At present, around 35.3 million people worldwide are living with HIV or AIDS. Each day, almost 6,300 people are infected with HIV – the equivalent to 262 every hour. There is not yet a cure for the virus, although there are treatments that can help manage and slow its progression. But not everyone with HIV knows they have it.
Of the 1.1 million who are living with HIV (human immunodeficiency virus) in the US, almost 1 in 8 do not even realize they have the infection, meaning they are at increased risk of death due to lack of treatment.
And the lack of HIV awareness and testing is even more of a concern among low- and middle-income countries, where the disease is most prevalent. In 2012, only 35% of infants living in these countries who were born to mothers with HIV received an HIV test in the first 2 months of life, indicating that more needs to be done on a global scale to ensure people with the virus receive diagnosis and treatment.
In this Spotlight, we look at the signs and symptoms of HIV, the testing procedures available, whether there is still stigma associated with the virus, and how this may be preventing at-risk individuals from being tested.
HIV is a virus that weakens the human immune system by destroying T cells or CD4 cells that normally fight infection and disease. The virus uses these cells to make copies of itself, enabling it to spread.
Once the virus has destroyed a large number of these immune cells, this can lead to AIDS (acquired immunodeficiency syndrome) – the final stage of the HIV infection – in which the body is no longer able to stave off life-threatening infection.
Although not all people experience symptoms in the early stages of HIV infection, many people can experience flu-like symptoms within the first 2-4 weeks, such as fever, swollen glands, sore throat, headache, fatigue, rash and aches and pains in the muscles or joints. This is referred to as acute retroviral syndrome (ARS) or primary HIV infection.
Following the early stages of HIV infection is what is referred to as the “clinical latency” stage, or chronic HIV infection. During this stage, the infection may not cause any symptoms at all or very mild ones.
During the later stages of infection – as it is progressing toward AIDS – symptoms may include rapid weight loss, chronic fatigue, prolonged diarrhea, pneumonia, sores of the mouth, anus or genitals, memory loss, depression and blotches under the skin or inside the mouth, nose or eyelids. However, antiretroviral therapy (ART) – a combination of at least three antiretroviral drugs – may slow the development of such symptoms.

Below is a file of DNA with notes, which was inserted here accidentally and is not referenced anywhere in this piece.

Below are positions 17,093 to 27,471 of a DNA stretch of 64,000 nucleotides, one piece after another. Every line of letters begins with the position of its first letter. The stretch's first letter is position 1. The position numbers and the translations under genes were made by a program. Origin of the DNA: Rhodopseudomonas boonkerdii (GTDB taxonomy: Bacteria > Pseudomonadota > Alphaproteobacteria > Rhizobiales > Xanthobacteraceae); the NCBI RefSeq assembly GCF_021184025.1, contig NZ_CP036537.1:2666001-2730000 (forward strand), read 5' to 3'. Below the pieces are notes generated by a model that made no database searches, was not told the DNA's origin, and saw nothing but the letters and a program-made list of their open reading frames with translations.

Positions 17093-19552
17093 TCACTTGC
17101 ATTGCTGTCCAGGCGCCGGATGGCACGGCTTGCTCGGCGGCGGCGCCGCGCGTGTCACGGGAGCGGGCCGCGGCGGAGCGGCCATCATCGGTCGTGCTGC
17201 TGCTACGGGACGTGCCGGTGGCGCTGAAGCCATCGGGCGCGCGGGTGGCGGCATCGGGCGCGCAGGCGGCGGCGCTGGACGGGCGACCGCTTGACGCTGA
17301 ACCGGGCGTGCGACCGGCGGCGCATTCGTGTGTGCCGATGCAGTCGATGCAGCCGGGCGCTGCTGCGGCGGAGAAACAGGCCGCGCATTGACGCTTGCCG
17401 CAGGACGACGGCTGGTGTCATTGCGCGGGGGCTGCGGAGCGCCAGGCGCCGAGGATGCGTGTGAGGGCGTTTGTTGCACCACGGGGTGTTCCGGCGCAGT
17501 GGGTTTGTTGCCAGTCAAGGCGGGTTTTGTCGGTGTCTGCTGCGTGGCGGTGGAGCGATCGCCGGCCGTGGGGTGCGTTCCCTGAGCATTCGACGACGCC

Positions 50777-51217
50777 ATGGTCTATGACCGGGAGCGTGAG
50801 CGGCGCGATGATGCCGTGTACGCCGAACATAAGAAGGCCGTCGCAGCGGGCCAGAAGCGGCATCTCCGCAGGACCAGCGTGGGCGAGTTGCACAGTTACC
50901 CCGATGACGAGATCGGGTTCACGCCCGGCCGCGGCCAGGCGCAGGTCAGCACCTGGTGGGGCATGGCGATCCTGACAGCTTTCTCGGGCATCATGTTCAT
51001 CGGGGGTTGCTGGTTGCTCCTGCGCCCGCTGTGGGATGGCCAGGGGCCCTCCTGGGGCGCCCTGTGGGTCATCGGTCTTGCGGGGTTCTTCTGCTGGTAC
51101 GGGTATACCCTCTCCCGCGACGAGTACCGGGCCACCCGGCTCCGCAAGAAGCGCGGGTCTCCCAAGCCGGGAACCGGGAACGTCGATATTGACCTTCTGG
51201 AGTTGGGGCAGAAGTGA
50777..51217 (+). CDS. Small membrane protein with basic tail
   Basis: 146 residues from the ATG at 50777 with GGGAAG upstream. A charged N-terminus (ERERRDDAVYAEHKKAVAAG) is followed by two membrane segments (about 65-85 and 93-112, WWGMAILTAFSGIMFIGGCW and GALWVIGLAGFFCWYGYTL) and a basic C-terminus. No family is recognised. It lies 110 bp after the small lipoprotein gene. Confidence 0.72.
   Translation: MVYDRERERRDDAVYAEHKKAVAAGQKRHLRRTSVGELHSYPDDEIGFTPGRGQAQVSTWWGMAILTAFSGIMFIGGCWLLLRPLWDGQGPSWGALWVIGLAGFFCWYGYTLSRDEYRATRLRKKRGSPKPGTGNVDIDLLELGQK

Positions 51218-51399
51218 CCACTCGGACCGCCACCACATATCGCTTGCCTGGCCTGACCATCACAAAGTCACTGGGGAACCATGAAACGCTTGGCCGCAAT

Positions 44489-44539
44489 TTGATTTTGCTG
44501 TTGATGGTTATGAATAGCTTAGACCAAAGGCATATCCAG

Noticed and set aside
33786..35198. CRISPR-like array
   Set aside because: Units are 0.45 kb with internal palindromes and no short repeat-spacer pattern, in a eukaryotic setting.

Many people with HIV can live with infection for more than 10 years without any symptoms developing and only experience symptoms – such as sickness – when they are progressing toward AIDS. Therefore, it is important to know the risk factors for HIV and undergo testing for the infection as early as possible.
A person who is infected with HIV can transmit the virus through certain bodily fluids, such as blood, semen, rectal fluids, vaginal fluids and breast milk. In order to transmit infection, the fluids must come into contact with a mucous membrane (found inside the vagina, rectum, mouth and opening of the penis), damaged tissue or receive an injection directly through the blood stream from a needle or syringe.
In the US, the virus is most commonly contracted through unprotected sex with an HIV-infected partner, and sharing needles, syringes or other injection-drug tools with a person infected with HIV.
HIV may also be transmitted to a child by an infected mother through pregnancy, birth or breastfeeding, or a person may become infected through receiving blood products or organ/tissue transplants contaminated with HIV, though such incidences are rare.
As stated previously, many people with HIV may not experience any symptoms, or the symptoms may even be mistaken for other illnesses. If a person believes they are at risk of HIV, the best way to find out is to undergo an HIV test.
The US Centers for Disease Control and Prevention (CDC) recommend that every individual between the ages of 13 and 64 undergo an HIV test as part of routine medical care. People at high risk of HIV infection – such as those who have had unprotected sex, or who have sex in exchange for money or drugs – are recommended to have an HIV test at least once a year.
There are three main tests that can detect HIV. The most common is the HIV antibody test, which can detect HIV antibodies – proteins produced in response to HIV infection – in urine, blood or mouth fluids. This test is not usually carried out until 3-6 months after potential HIV infection, as it can take this long for antibodies to be produced.
The HIV RNA test, however, may detect whether HIV is present in a person’s blood within 9-11 days of infection, and test results can be available within a few days to weeks.
The Western blot test is usually carried out if results from the HIV RNA or HIV antibody tests are positive. It is used to confirm whether HIV is present in the blood.
There are also two home tests available that have been approved by the US Food and Drug Administration (FDA). One of these involves taking a blood sample and sending it to a laboratory for testing, while the other involves taking a swab of the gums with a device to obtain a sample of oral fluids before inserting the sample into a test solution. If the results of these tests are positive, they must be followed up with a Western blot test.
There is no doubt that levels of HIV testing have improved in recent years. A 2013 analysis from the CDC found that the percentage of Americans getting tested for HIV increased from 37% in 2000 to 45% in 2010.
This is reflective worldwide, even in low- and middle-income countries where almost 97% of HIV cases occur. The World Health Organization (WHO) state that in 2012, more than 118 million people over 124 low- and middle-income countries received HIV testing and counseling.
But although such statistics look promising, WHO state that the majority of individuals with HIV are still unaware they are infected. They note that HIV testing coverage is particularly low among adolescents and populations with a high burden of HIV infection, adding:
“As a consequence, in all regions, large numbers of people test and present late for HIV treatment, usually once their health is failing, which diminishes the benefits of ART.”